Two New York families built a relationship in construction. The Scobbos have one of the best drill teams around. The Malveses celebrate 100 years of service in 2012. With its unique weight and hydraulics, Volvo is helping both grow their foundation footprint and their profits.
Back in the 1980s, when Frank T. Scobbo was just a high schooler, he pictured himself in the cab of a big tractor at one of his Dad’s construction sites.
His father, Frank J. Scobbo, the well-known
construction man and celebrated Port Washington Police Commissioner, seemed rather proud.
“You want to operate the machine?” he asked his son.
The question was, of course, met with an
The young man was thrilled – he would follow in the footsteps of Frank Sr., and his grandparents, Frank Rose and Theresa Scobbo, who founded and managed the family business from 1931 to 1961.
Frank Sr., handed the surprised young man a shovel.
“Learn this machine first.”
Frank Jr., did his very best, for six months straight,
and was rewarded (kind of), when he again urged his father to let him behind the wheel of their Ford Tractor.
“You did a great job,” Frank Sr., said. “Now you can learn this machine,” he said, handing his son a sledgehammer.
It was many years before Frank Jr. started running an excavator, but he was on the job, full-time, right after graduation from the New York Institute of Technology at Old Westbury.
While Frank Scobbo Contractors has been helping build and transorm the skyline of New York, Boston, Philadelphia and several cities in Delaware since the early 1990s, it has been with Volvo Construction Equipment that the company has fully developed its expertise in drilling.
Drill Down Menu
As Chief Operating Officer/Vice President, Frank
T. Scobbo manages a fleet of 15 machines for the company’s flourishing Foundation Systems Division. Services include helical pile driving, underpinning, sheeting and shoring, concrete foundations, marine docks and boardwalks, stabilizations and emergency drilling services.
Thanks to the unique capabilities of the Volvo
excavator line and the engineering ingenuity of
Scobbo’s longtime dealership partner, Malvese
Equipment Company, Inc. of Hicksville, NY, Scobbo takes on 10 specialized drilling jobs annually.
While Scobbo relies on the expertise of Malvese
Customer Service VP Tony Lauro and Parts &
Service expert Al Feliney, who just retired after 25 years, Scobbo’s relationship with Malvese dates to the 1960s.
It was a meeting of two New York men of distinction when Frank J. Scobbo purchased his first Ford tractor from George Malvese. Frank was the wellloved police commissioner, whose heroism included a hurricane evacuation, a hostage rescue, and the hi-jinks of landing a helicopter at a football halftime show. He even published an autobiography.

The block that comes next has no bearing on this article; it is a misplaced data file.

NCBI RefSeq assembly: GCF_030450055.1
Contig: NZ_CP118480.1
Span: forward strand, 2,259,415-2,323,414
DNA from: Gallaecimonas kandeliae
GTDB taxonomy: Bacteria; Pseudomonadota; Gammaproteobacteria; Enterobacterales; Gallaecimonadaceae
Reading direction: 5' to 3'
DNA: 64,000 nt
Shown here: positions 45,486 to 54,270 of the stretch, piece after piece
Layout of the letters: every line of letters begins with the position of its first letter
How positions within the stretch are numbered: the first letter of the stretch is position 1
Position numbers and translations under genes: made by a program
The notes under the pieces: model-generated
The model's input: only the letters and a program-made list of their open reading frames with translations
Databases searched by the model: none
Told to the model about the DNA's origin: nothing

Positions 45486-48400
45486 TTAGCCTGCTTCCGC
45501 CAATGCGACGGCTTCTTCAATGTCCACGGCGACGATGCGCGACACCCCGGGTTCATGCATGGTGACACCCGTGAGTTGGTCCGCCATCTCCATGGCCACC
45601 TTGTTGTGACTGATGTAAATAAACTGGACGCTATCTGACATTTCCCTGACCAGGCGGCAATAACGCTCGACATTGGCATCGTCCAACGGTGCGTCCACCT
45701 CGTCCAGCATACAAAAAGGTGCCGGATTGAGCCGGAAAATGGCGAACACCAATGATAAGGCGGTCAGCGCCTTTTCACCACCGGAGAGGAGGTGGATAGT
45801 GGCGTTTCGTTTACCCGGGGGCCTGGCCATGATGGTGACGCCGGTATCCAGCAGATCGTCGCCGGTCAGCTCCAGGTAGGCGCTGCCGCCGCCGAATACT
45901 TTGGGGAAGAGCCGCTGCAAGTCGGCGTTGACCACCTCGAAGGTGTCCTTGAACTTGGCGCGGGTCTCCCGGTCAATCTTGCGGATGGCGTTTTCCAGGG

Not to be outshined, during his early days as a
mechanic, George Malvese repaired President
Roosevelt’s Cadillac. He also helped build Long Island’s infrastructure – bringing the first tractors,
bulldozers and motor graders to The Island as his
business evolved to construction support.
It was the beginning of a long and profitable friendship, carried on today by the two men’s families and thousands of repeat customers.
With Malvese Equipment as trusted backup, the drilling Scobbo Foundation Systems performs creates safe areas for the construction of large office structures.
On this day, at a jobsite in Queens, Scobbo Foreman Tim Mohammed, an 11-year veteran of Scobbo Inc., operates the Volvo EC240C excavator, with the Volvo-exclusive Advanced Control System, delivering maximum engine power to operate the drill attachment.
Contracted by the New York State Dormitory
Association, Scobbo was tasked with drilling and
installing 35 to 39 foot long steel sheeting walls
at the Queens site. The walls provided safe access for the installation of drainage structures at a new, 30,000 sq. ft. LaGuardia Community College building.
“After drilling 40 feet at each hole, we lift the sheets from the ground into a vertical position to be inserted to the holes,” Scobbo said.
“The sheets were vibrated by running down the drill mast – the instantaneous loosening of the soil allows the sheets to be pushed into the ground.”
After installing and later removing the 360 feet of sheeting during the four-week job, Scobbo packed up the Volvo, the drill and moved the crew onto the next job – drilling caissons through bedrock, for a 40,000 sq. ft., six-story office building, under the bright lights of Broadway.
Caissons are a deep foundation support used in the construction of new buildings. Scobbo drills shafts for the building foundation and then inserts deep foundation supports made of reinforced steel and concrete. The caisson shafts can be up to 150 feet deep – Scobbo says the Volvo and drill attachment go there all the way, with ease.